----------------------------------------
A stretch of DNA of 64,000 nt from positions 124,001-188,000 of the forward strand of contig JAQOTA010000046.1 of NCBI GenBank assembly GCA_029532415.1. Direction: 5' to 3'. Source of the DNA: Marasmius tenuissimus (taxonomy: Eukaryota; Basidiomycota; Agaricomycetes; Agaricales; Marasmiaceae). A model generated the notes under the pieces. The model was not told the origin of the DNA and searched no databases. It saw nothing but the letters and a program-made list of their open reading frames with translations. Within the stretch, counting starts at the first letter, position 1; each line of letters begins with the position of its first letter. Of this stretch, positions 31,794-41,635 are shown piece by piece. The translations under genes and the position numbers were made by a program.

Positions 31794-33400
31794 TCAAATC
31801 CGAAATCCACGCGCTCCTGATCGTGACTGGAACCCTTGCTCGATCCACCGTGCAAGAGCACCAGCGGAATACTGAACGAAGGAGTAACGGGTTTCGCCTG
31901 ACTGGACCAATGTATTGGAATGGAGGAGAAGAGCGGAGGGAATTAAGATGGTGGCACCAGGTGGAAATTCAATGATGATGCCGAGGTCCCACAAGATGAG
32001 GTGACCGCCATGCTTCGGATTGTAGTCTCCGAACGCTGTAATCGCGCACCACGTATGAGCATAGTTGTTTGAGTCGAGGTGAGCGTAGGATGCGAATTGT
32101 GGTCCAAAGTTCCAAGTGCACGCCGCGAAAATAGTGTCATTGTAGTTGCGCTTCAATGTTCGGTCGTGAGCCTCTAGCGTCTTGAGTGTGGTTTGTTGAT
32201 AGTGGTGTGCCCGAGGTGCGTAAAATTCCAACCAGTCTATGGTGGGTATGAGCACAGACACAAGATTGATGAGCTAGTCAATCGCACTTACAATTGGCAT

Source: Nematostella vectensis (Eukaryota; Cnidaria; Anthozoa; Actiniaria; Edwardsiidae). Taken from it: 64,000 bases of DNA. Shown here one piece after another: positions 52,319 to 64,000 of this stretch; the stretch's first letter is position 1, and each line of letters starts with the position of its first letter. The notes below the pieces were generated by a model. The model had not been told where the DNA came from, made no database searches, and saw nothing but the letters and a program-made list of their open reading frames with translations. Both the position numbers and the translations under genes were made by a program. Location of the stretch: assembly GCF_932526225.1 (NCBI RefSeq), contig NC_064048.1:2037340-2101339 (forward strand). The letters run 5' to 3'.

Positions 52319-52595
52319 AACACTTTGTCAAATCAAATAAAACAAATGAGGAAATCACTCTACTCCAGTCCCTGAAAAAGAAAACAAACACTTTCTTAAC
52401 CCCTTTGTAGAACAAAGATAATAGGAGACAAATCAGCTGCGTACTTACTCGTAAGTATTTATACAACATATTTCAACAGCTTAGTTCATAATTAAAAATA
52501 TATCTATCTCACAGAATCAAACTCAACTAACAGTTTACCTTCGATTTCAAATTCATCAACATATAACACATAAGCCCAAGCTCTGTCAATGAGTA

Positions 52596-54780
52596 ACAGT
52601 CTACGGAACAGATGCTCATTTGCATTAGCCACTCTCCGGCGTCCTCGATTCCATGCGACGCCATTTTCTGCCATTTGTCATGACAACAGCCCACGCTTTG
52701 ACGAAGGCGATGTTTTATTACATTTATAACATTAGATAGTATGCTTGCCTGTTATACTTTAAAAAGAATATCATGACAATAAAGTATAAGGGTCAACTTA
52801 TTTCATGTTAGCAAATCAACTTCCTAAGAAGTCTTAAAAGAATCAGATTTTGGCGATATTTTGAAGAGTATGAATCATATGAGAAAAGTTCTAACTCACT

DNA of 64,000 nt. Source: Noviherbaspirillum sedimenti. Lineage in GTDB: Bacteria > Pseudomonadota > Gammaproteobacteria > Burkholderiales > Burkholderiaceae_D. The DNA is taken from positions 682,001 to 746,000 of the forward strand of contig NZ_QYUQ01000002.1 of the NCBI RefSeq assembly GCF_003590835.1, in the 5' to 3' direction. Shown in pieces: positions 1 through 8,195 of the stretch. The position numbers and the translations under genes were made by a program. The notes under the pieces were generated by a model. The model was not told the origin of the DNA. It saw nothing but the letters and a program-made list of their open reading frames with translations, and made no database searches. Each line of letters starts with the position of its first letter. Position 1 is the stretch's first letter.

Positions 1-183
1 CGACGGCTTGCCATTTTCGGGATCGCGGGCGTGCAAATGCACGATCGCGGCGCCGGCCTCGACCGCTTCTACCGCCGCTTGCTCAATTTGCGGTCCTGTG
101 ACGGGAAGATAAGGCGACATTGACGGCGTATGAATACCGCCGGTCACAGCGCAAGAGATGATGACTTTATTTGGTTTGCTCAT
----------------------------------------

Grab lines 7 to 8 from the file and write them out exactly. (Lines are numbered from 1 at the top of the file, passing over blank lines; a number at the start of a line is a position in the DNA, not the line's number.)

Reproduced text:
32101 GGTCCAAAGTTCCAAGTGCACGCCGCGAAAATAGTGTCATTGTAGTTGCGCTTCAATGTTCGGTCGTGAGCCTCTAGCGTCTTGAGTGTGGTTTGTTGAT
32201 AGTGGTGTGCCCGAGGTGCGTAAAATTCCAACCAGTCTATGGTGGGTATGAGCACAGACACAAGATTGATGAGCTAGTCAATCGCACTTACAATTGGCAT